• Branch managers have tons of documents and reports floating around.

The net result is there isn’t that much reporting to middle and senior management. Let alone company-wide sharing of information. And when reporting does happen, it is usually incomplete and slow. Staff periodically take inventories. Summaries are sent. And it is all done in reports that take time and effort to create.

But AI / ML is good at scouring companies’ systems, emails, excel sheets, documents and reports (whether digital assets or physical assets that have been scanned in) and pulling all that information into a centralized database that can be analyzed and searched. Suddenly, management has dramatically improved data visibility. It is far more complete and it happens continually and in real-time. There is a big difference between sort of knowing the inventory in your warehouses and stores and knowing everything, every hour. Complete and real-time data visibility can significantly improve operations. And it can improve day-by-day decisions. Complete and real-time data visibility should make the whole organization smarter and faster.

Take-Away 2: AI / ML gets you lots of improvements in existing operations.

Arthur and Edouard mentioned quite a few different use cases, which, of course, varies industry-by-industry. But I think a lot of this can be put under the category of AI/ML resulting in improvements in current operations. Making operations more efficient and more effective. Such as:

  • Fraud detection. I was at a dinner with Alibaba President Michael Evans a few months back and he kept bringing up fraud detection. It’s an ongoing challenge for Alibaba’s ecommerce platforms and also for Ant Financial. The IT systems that detect unusual behavior have not kept up with the scale and speed of expansion of ecommerce and financial services. AI/ML is the go-to solution for these types of operational challenges.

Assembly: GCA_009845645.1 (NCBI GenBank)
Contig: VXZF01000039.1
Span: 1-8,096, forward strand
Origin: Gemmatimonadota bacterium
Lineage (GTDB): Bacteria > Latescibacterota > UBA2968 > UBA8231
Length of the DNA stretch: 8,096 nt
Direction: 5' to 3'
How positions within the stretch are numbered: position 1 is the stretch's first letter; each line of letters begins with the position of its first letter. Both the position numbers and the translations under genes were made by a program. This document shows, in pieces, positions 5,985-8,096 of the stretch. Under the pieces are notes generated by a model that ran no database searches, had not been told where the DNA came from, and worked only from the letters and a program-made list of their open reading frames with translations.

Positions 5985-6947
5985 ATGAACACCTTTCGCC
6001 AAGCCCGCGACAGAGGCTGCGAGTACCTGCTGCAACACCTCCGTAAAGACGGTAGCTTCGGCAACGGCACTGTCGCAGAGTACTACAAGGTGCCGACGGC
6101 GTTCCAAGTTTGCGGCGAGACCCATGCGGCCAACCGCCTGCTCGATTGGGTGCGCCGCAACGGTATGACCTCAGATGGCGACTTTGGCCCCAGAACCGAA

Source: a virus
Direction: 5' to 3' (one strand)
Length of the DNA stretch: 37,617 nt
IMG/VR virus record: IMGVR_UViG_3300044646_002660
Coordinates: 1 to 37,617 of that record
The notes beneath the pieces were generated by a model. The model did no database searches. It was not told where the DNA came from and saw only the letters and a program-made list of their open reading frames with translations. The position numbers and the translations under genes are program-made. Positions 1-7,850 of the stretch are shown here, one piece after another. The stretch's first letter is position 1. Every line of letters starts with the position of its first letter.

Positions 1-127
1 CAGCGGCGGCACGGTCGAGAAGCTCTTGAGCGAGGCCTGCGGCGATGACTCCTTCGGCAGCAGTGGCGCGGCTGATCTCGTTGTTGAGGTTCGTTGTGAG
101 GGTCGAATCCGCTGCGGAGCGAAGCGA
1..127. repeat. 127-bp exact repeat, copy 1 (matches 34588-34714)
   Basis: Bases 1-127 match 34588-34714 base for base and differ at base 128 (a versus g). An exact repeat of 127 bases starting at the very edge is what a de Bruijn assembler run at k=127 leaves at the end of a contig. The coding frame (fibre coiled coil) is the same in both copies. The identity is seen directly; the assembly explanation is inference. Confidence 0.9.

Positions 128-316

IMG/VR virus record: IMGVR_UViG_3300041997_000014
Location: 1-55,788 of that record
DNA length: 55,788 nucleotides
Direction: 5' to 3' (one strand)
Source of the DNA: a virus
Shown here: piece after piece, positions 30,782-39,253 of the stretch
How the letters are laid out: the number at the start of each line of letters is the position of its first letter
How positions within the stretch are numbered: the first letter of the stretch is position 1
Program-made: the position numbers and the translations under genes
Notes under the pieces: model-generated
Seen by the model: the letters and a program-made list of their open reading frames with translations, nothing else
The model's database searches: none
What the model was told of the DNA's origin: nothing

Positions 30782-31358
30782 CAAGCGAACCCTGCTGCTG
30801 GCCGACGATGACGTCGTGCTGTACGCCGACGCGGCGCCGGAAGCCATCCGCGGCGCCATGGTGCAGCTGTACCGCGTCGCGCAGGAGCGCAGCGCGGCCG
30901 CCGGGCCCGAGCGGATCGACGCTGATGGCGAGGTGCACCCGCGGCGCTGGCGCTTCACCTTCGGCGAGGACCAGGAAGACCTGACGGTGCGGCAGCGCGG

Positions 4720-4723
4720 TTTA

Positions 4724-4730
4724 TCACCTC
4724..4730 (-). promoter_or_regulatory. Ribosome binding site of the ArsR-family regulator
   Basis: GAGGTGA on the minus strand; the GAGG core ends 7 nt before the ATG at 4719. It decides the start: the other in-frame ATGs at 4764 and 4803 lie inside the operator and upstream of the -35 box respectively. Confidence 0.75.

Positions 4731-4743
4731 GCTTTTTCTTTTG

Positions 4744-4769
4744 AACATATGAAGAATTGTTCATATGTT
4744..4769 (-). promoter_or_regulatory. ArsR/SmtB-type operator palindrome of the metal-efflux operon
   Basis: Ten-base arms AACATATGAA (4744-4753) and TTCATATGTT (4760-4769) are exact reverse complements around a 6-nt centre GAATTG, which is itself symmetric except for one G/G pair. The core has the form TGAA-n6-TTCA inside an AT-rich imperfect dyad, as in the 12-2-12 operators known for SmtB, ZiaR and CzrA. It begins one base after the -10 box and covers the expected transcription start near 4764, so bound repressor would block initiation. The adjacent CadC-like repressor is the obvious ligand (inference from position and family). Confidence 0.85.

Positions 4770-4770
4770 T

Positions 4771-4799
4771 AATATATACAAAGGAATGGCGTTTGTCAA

• Customer Service. I did a couple of podcasts about JD’s AI initiatives. And I was surprised that customer service was a big focus on this. Call centers just don’t scale well and bigger AI is seen as the solution to this operational problem.
  • Quality control. It turns out AI is quite good at computer vision. It is one of those areas that is moving particularly fast and that is pretty easy to commercialize. Cameras with computer vision software can check and count inventory in warehouses and on store shelves. It can detect visible defects in produced and shipped products. It can replace a lot of security guards. Computers can just see particularly well and that is good for quality control, whether it’s checking products off an assembly line or rental cars being returned.

I put all the above examples in the “spell-check” category. Spell check on a computer is just awesome software. It’s free on every website and computer application. It checks all text for mistakes and you then you only have to review the flagged items. That looks to me like the future of fraud detection, quality control and a lot of these AI focused operational tools.